he is known as Bloody Feliks which sums it all up
It seems that he was a more complex character, than the way he's been popularly remembered. I was surprised to read in his wiki biography, what Pilsudski wrote about him in his memoirs: "[He] distinguished himself as a student with delicacy and modesty. He was rather tall, thin and demure, making the impression of an ascetic with the face of an icon... Tormented or not, this is an issue history will clarify; in any case this person did not know how to lie."
In other places, he is described as a peculiar murderer, in that he wasn't driven by any of the usual impulses, i.e. lust for power, or banal cruelty/sadism. The consensus being that what defined him was his fanaticism. Now whether this makes much of a difference is a different question.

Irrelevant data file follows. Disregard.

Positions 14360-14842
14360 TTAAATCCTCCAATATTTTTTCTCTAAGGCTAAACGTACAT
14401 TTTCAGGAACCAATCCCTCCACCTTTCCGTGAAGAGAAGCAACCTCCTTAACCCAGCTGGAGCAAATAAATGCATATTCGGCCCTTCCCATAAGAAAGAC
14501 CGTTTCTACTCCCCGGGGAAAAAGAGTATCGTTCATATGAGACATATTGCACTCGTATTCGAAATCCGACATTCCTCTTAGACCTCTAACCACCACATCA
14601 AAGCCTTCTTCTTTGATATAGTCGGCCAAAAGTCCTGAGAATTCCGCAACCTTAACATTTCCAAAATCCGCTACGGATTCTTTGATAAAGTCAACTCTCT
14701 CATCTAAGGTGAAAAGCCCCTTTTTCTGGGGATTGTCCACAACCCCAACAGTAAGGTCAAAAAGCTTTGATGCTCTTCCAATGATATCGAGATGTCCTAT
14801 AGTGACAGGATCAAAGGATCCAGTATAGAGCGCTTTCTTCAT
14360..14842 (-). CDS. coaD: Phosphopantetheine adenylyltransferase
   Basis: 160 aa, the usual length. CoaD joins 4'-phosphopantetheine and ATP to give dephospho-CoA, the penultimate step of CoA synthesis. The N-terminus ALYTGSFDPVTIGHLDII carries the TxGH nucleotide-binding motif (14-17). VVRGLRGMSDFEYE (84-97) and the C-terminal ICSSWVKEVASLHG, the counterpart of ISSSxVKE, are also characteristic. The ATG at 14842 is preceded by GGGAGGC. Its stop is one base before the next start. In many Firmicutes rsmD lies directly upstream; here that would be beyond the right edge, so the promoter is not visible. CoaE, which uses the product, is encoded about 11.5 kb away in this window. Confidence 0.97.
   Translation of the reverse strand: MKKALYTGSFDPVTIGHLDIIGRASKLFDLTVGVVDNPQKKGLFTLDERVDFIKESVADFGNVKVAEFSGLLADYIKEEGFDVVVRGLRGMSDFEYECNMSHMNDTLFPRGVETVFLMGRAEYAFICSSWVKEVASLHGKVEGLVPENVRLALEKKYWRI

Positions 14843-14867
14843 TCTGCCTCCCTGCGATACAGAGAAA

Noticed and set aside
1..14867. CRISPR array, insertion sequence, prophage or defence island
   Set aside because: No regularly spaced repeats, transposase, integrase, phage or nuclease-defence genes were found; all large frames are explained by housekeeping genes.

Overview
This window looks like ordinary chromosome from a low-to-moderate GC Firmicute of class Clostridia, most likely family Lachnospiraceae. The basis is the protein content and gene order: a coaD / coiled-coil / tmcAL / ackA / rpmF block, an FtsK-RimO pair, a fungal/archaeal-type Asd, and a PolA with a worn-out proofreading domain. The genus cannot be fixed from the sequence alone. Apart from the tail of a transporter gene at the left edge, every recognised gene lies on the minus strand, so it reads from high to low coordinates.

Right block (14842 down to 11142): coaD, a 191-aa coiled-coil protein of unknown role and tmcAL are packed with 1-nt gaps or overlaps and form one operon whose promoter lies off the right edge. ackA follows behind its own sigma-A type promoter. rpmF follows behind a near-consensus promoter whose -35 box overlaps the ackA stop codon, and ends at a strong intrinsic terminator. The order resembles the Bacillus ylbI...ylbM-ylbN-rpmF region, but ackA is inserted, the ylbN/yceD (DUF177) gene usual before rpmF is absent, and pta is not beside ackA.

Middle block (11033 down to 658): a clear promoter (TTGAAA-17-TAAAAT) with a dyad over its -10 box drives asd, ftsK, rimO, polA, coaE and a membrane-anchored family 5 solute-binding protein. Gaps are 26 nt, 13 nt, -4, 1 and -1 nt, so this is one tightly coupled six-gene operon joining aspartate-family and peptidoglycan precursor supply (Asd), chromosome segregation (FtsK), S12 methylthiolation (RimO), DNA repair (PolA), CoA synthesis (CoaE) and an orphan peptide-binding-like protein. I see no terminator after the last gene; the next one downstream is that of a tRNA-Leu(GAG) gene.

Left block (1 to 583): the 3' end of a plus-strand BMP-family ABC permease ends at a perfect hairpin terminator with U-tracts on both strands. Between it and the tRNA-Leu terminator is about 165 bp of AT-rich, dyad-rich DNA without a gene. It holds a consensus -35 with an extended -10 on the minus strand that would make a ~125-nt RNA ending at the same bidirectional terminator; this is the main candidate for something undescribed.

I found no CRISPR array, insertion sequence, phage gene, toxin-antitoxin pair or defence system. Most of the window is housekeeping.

It's interesting to me that you say he is remembered in Poland as Bloody Felix, when in fact he spent very little time involved in Polish affairs, and for most of the duration of him being a member of the Soviet government Poland was an independent entity outside of his reach (remember, he died in 1926). I thought that the Polish people may have a sort of grudging respect for a former compatriot that had laid the foundations for one of the most powerful and feared intelligence agencies of the 20th century. On the other hand, another thing he is famous for is being a Great Russian chauvinist and an opponent of the right for self-determination for the varied peoples of the Russian Empire. Even Lenin once accused Dzerzhinsky of crass Great Russian chauvinism, to which Dzerzhinsky replied: "I can reproach him (Lenin) with standing at the point of view of the Polish, Ukrainian and other chauvinists."
It's quite hilarious imagining Lenin, a Russian, accusing Dzerzhinsky, a Pole, of being a Russian nationalist and getting "well you're a Polish nationalist" thrown back at him!